FCC Votes to Approve 2020 Regulatory Fee Increases

FCC seal
(Image credit: FCC)

The FCC has adopted its 2020 regulatory fee framework, declining cable ops' request that it start charging DBS providers the same fee as cable and declining broadcasters' request that the FCC not raise fees due to COVID-19's impact on the industry and that it decrease the fee for radio.

Related: Cable Says Flash Cut to Full DBS Fee

The commission also decided to complete the transition from basing broadcast regulatory fees on Nielsen DMA to population reached by a station.

The FCC supports itself through its regulatory fees and had proposed increases for broadcasters and others.

The commission voted May 13 to propose collecting $339 million in regulatory fees for 2020. That includes the fee increase for broadcasters and continuing to increase the fee DBS operators pay to get it closer to that paid by cable MVPDs. The FCC voted this week to approve that proposal.

The FCC increased the DBS fee to 72 cents per sub and cable to 89 cents. The FCC used to charge DBS per satellite license, but decided in FY2015 to switch to the per-sub fee cable and IPTV pay, starting at 12 cents and ramping it up to, eventually, match those other MVPDS.

Cable operators--NCTA and ACAC--wanted the FCC to go ahead and charge DBS the same rate as cable/IPTV rather than continue the glide path to parity, as it were. "It is reasonable, based on the record, to continue to phase in this fee," the report and order said. But the FCC also rejected AT&T and and Dish's arguments that the fee should not ramp up any further. "We do not agree with the DBS providers’ argument that MVPD issues are predominantly cable specific and that we should not continue to move closer to parity," it said.

The FCC began moving to a population-based fee for full power broadcast TV in 2019, using a hybrid model. It has now moved to a full population-based calculation, which will be population times .78 of one cent.

"We recognize that the adoption of the population-based methodology increases fees for some licensees and reduces fees for others but in the end the population-based metric better conforms with the actual service authorized here—broadcasting television to the American people," the FCC said. The TV station fees range from a few hundred dollars for the smallest markets to six figures for New York.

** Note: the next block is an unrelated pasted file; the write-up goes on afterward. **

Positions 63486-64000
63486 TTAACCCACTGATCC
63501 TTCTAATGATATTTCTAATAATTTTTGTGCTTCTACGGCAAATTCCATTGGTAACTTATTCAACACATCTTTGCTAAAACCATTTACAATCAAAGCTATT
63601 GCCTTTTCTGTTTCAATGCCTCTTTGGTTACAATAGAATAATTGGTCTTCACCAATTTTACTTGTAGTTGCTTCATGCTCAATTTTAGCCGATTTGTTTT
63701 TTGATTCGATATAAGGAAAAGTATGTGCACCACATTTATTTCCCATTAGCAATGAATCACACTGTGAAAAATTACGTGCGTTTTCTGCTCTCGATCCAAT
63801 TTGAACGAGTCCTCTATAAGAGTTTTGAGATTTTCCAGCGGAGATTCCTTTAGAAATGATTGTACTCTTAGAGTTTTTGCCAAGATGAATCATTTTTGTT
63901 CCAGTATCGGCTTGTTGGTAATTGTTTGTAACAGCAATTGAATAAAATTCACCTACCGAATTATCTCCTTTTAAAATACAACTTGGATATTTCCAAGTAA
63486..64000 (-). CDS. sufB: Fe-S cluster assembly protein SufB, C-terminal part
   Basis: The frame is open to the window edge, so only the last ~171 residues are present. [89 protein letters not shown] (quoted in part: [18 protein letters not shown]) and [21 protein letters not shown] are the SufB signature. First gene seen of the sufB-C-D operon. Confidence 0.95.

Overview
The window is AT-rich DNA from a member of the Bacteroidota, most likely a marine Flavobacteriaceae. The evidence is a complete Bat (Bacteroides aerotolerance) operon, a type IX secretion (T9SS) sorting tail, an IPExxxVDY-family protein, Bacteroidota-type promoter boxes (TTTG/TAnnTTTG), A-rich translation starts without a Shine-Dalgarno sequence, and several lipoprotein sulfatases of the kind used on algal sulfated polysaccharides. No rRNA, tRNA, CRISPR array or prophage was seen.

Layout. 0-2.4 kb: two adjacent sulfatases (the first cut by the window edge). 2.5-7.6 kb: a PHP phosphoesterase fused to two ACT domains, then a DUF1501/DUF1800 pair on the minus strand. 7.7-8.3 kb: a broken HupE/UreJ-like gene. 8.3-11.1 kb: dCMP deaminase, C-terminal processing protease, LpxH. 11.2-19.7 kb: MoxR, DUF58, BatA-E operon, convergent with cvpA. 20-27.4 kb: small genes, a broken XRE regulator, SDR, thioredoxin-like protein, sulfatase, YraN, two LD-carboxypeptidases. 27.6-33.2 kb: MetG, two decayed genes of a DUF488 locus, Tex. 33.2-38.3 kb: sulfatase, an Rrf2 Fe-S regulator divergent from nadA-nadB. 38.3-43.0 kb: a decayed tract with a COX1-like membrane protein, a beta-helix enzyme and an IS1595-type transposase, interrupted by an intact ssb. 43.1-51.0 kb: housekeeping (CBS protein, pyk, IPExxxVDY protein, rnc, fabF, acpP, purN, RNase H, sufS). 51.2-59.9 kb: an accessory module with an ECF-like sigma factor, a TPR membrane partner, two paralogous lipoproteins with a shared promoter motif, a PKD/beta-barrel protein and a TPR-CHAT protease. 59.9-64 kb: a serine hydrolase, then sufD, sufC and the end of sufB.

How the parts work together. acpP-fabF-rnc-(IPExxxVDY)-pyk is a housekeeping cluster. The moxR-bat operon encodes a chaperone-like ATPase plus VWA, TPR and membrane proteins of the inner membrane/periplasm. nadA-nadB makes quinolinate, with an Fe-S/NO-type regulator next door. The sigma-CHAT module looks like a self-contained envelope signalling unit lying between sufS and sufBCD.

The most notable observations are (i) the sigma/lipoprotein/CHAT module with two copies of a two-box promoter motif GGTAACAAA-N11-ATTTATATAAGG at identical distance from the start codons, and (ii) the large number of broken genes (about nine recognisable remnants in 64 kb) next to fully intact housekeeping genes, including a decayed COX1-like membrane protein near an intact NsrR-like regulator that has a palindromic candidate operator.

“ACA Connects is pleased that the FCC continued its phase-in of the regulatory fee assessed on Direct Broadcast Satellite (DBS) providers to support the work of the Media Bureau," said ACA Connects President Matt Polka. "For Fiscal Year 2020, the gap between regulatory fees paid by cable/IPTV providers and the lower fees assessed on DBS providers narrowed by nine cents per subscriber.

 “That said, next year the FCC must eliminate this long-inexplicable disparity between cable/IPTV and DBS regulatory fees once and for all. Cable/IPTV and DBS providers are all MVPDs that equally utilize Media Bureau resources and therefore should be assessed the same regulatory fee for Media Bureau activities."

“NAB believes strongly that the Commission’s methodology for calculating regulatory fees is deeply flawed and would not survive judicial review," said NAB SVP of communications Ann Marie Cumming. "However, we very much appreciate Chairman Pai and his staff correcting certain errors in the proposal’s original calculations to result in reduced fees for many radio broadcasters. NAB urges the Commission to convene stakeholders to take a closer look at its approach to regulatory fees to ensure they are fairly and equitably applied for all entities that utilize Commission resources.”

John Eggerton

Contributing editor John Eggerton has been an editor and/or writer on media regulation, legislation and policy for over four decades, including covering the FCC, FTC, Congress, the major media trade associations, and the federal courts. In addition to Multichannel News and Broadcasting + Cable, his work has appeared in Radio World, TV Technology, TV Fax, This Week in Consumer Electronics, Variety and the Encyclopedia Britannica.